The Story Shack is a daily flash fiction (up to 1,500 words) platform that celebrates the collaboration between writers and illustrators. All accepted authors are linked up with an illustrator, who goes on to create an accompanying art piece for the story. Learn more here.
SQF: Why did you start this magazine?
MH: The Story Shack originally started as a personal portfolio website, an incentive to output at least one short story each week. When I began collaborating with an illustrator friend, Lars de Ruyter, I noticed how much artwork actually adds to the story and how it can even show a different interpretation of it. This sparked the idea to expand The Story Shack into the daily platform it is today. Currently, I work with a pool of fourteen very talented illustrators, who deliver work every two weeks. All of them illustrate voluntarily, and it's amazing to see the time and the passion they invest in this project.
SQF: What are the top three things you look for in a submission and why?
MH: First off, The Story Shack is an e-zine that places an emphasis on the visual. Even though I will never turn down a strong, well-written story, I love reading writers who paint with words. Experience has taught me that stories with interesting visual elements result in more interesting illustrations. Second, I like writers who take chances with their work, who are not afraid to tread into uncharted territory. Originality is a definite plus. Finally, it's important that a story moves me in a certain way. When a tale leaves me with a smile, a skipped heartbeat or a hint of a tear, I know it's a good one.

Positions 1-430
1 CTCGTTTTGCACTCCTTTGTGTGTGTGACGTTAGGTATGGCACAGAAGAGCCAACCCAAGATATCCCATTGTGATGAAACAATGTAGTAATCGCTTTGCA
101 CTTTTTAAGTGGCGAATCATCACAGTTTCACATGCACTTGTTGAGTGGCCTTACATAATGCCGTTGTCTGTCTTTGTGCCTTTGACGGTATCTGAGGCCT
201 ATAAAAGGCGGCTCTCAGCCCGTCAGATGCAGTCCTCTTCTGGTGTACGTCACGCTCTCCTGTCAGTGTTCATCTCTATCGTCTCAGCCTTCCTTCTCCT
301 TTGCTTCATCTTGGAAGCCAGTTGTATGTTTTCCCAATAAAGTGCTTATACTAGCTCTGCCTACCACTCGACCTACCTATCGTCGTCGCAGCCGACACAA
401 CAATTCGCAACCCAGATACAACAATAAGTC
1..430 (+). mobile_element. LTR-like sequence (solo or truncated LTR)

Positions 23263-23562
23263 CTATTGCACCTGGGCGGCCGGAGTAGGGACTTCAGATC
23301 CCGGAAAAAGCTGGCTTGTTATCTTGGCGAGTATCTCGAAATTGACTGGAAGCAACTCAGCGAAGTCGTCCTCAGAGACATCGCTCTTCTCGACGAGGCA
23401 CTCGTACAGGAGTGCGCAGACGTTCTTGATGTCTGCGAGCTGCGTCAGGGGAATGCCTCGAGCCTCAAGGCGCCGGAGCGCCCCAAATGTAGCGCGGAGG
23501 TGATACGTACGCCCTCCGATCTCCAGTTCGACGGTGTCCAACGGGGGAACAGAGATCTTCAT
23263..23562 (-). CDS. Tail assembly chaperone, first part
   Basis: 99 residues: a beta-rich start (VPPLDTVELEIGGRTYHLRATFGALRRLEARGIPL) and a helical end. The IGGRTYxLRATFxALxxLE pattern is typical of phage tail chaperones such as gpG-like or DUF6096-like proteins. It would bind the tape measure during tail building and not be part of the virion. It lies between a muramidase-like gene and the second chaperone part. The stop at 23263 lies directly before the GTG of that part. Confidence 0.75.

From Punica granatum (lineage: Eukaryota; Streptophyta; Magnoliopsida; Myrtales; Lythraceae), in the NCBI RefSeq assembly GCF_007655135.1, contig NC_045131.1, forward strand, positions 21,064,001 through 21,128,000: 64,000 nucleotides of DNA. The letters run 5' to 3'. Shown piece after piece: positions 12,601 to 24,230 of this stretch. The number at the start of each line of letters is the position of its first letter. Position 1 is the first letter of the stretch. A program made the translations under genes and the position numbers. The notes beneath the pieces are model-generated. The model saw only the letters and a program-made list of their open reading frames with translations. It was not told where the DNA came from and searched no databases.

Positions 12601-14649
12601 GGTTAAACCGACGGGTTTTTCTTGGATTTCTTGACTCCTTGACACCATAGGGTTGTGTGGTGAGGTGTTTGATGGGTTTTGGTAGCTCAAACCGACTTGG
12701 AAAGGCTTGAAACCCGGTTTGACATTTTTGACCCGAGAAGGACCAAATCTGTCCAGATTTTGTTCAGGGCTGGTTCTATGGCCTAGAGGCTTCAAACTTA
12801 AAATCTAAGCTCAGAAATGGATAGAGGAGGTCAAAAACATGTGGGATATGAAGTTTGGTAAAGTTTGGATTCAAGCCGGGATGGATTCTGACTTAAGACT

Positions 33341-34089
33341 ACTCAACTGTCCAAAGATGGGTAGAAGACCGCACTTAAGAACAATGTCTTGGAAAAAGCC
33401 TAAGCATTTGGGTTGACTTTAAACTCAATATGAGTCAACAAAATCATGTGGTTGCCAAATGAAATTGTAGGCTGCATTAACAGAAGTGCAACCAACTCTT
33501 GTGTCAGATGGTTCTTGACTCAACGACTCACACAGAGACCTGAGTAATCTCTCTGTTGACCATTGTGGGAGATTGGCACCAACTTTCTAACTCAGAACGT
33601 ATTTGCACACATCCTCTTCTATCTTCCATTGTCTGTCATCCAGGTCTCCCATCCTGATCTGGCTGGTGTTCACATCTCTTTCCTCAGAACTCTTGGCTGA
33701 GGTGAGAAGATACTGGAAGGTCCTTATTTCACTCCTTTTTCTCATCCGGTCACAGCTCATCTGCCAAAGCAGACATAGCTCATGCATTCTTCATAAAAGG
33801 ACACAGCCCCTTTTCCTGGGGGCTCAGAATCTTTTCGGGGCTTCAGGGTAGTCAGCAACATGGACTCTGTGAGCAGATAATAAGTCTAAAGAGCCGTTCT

SQF: What common mistakes do you encounter that turn you off to a submission?
MH: While I'm a patient guy who will read pretty much everything he receives, failure to adhere to submission guidelines always makes me cringe a little. When work is sent in unusual, undesired formats, I know I will lose a lot of time reformatting it later, and that is a definite turn-off. Another turn-off is that some writers do not properly edit their work before sending it. This ranges from little typos to poorly formatted dialogue. All these problems have nothing to do with the actual narrative, but they have everything to do with respect towards an editor. Submission guidelines are there for a reason.
SQF: Do you provide comments when you reject a submission?
MH: It depends. As a standard procedure, I don't provide feedback, as this would take up too much of my time. I simply thank the writer, encourage him or her to continue submitting the story to other publications and ask to send other work whenever he or she feels like it. However, sometimes I receive a story that truly entertains me and takes me in its grip, but then disappoints in the end. I can't accept it, but I also don't want the potential to go to waste. So in a case like that, I will provide feedback to the writer and ask for a re-submission.
SQF: Based on your experience as an editor, what have you learned about writing?
MH: I've learned that there is still much more to learn. I've learned about the importance of developing and maintaining an own writing style. And I've learned that becoming a good writer means you have to work long and hard on improving your craft.
SQF: What one question on this topic do you wish I'd asked that I didn't? And how would you answer it?
MH: A question I noticed somewhere on this blog: 'Do you publish work that has previously been published elsewhere?'. The answer is YES. I have no problem at all with this, as long as I know where it was published. In my opinion, on this vast web, chances that readers of The Story Shack will have read the same story over on another site are close to none. Apart from that, I believe gifted writers need as much exposure as they can get, and I'm very happy to help out.
Thank you, Martin. We all appreciate you taking time from your busy schedule to participate in this project.
NEXT POST: 3/19--Six Questions for Susan Solomon, Editor, Sleet Magazine